Most people without gallbladders already know this very well. Eating too much fat at a time can cause cramping, diarrhea, bloating, constipation, and a whole slew of other symptoms. Often this improves on its own (and a few lucky folks never have problems to begin with), but other times it’s a little trickier to handle. So what to do?
Tips for Going Paleo Without a Gallbladder
Most people can still make Paleo work for them without a gallbladder, but sometimes it takes a little tweaking.
- Don’t assume that you’ll react badly to Paleo because you reacted badly to a high-fat meal while on a grain-based diet. It’s amazing what our bodies can do when we take out the foods that make them sick!
- Medium-chain fats like coconut oil are often easier to break down and digest than long-chain fats. Some people who want to eat Paleo with gallbladder issues go for lean cuts of meat and then add coconut oil to them; this seems to be easier on the digestion.
- Remember that “Paleo” can encompass all different macronutrient ratios. Don’t try to go full-on ketogenic all at once. Try smaller servings of fatty foods and experiment with eating more protein and carbs until you find something that works for you.
- Ox bile supplements or digestive enzymes may help. Ox bile is exactly what it sounds like: bile from an ox. Taken with a meal, it provides a highly concentrated source of bile – exactly what your own gallbladder would have given you, if you had one.
- There’s also some evidence that the bile duct (the pathway from the gallbladder to the intestine) can actually enlarge into a kind of pseudo-gallbladder in time. Basically your body is making do with what it has and growing a new gallbladder from the duct. So even if you’ve had your gallbladder completely removed, you may find your fat tolerance increasing as your body recovers from the surgery.
- For some inspiration, Stacy from Paleo Parents has her own story of how Paleo resolved her constant diarrhea after gallbladder surgery here.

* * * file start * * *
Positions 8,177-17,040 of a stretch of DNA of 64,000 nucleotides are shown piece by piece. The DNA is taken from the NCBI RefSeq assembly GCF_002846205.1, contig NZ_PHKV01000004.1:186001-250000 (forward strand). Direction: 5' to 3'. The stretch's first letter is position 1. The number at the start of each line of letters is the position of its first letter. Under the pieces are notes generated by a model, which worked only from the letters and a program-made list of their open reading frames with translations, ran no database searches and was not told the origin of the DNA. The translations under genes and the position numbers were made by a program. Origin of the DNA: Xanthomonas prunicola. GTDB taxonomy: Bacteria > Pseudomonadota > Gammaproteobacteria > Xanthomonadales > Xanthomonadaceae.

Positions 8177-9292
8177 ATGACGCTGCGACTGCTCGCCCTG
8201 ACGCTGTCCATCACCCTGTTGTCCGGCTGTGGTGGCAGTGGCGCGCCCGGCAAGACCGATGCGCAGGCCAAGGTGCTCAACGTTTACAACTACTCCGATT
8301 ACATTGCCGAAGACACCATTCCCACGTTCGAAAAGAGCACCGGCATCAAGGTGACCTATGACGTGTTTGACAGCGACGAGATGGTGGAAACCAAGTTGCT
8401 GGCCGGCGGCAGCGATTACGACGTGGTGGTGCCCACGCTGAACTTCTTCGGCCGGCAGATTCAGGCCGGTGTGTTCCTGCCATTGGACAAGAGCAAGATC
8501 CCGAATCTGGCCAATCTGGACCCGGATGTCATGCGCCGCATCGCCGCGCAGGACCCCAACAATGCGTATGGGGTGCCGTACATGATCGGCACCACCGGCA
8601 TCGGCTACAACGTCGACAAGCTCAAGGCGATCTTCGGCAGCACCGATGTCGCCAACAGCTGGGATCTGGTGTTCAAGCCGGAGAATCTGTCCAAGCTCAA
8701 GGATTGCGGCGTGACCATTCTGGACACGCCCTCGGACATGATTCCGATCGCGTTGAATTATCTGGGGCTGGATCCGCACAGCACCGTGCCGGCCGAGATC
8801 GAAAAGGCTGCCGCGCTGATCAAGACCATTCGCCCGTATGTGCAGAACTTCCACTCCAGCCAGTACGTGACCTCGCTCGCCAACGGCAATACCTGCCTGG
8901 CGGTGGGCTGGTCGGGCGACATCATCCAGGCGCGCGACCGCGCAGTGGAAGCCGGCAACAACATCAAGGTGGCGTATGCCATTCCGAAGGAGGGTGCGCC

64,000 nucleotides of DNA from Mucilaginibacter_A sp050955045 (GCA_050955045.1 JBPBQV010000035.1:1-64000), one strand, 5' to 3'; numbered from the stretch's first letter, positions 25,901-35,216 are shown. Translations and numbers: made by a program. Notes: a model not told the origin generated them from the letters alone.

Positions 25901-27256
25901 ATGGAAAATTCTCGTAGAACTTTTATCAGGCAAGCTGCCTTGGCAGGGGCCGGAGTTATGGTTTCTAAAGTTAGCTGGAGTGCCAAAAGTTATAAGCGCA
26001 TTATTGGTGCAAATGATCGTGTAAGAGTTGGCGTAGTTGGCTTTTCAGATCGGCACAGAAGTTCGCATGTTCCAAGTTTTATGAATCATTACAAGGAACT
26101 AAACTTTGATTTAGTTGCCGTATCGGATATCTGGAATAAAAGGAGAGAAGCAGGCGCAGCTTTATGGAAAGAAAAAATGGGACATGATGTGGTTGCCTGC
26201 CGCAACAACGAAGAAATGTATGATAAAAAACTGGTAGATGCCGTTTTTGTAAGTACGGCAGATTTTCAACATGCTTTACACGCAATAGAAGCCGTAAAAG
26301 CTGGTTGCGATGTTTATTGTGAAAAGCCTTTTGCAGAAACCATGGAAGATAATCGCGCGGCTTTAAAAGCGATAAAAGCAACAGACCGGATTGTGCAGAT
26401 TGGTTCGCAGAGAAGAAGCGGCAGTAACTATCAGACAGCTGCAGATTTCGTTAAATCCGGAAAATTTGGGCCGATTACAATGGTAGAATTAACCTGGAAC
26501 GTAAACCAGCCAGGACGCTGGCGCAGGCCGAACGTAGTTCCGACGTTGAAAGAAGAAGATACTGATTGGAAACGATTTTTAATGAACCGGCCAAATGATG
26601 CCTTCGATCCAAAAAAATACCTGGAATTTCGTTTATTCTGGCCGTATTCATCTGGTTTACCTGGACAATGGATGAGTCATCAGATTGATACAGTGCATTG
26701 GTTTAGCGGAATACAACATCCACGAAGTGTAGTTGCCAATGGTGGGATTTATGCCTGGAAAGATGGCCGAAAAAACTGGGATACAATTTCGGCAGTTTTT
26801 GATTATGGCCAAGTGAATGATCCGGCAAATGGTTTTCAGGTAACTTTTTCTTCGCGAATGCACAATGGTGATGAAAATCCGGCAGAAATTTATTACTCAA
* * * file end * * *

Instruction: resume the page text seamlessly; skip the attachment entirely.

Diet vs. Surgery
A word on gallbladder removal surgery: many people come to dietary cure because they’re looking for a way to avoid painful and stressful surgery. This is a worthy goal – but on the other hand, there is a time and a place for medical intervention. And what’s more, it doesn’t have to be an either-or choice between diet management and going under the knife.
If you’re interested in non-surgical treatments for gallstones, Dr. Eades has some pointers here. But for some people, surgery followed by a recovery diet might be the best option – and that’s fine too. Gallbladder removal isn’t the end of the world, and it’s much better to plan for it than to take an unscheduled trip to the ER. So don’t try to manage everything yourself; talk to a real doctor about what makes the most sense in your particular case.
Summing it Up
Will a high-fat Paleo diet give you gallstones? As far as we know, it won’t do anything of the sort; in fact, it seems to be protective. Can you go Paleo with a sick gallbladder or even after having the organ removed? Definitely. It just takes some time and a little tinkering.
With all that said, remember that gallstones are serious – if they’re left untreated, they can even be fatal! Don’t try to cure yourself by chasing down a jar of coconut oil with a whole bottle of ox bile pills. Talk to your doctor first and foremost, and figure out a plan that’s safe for you.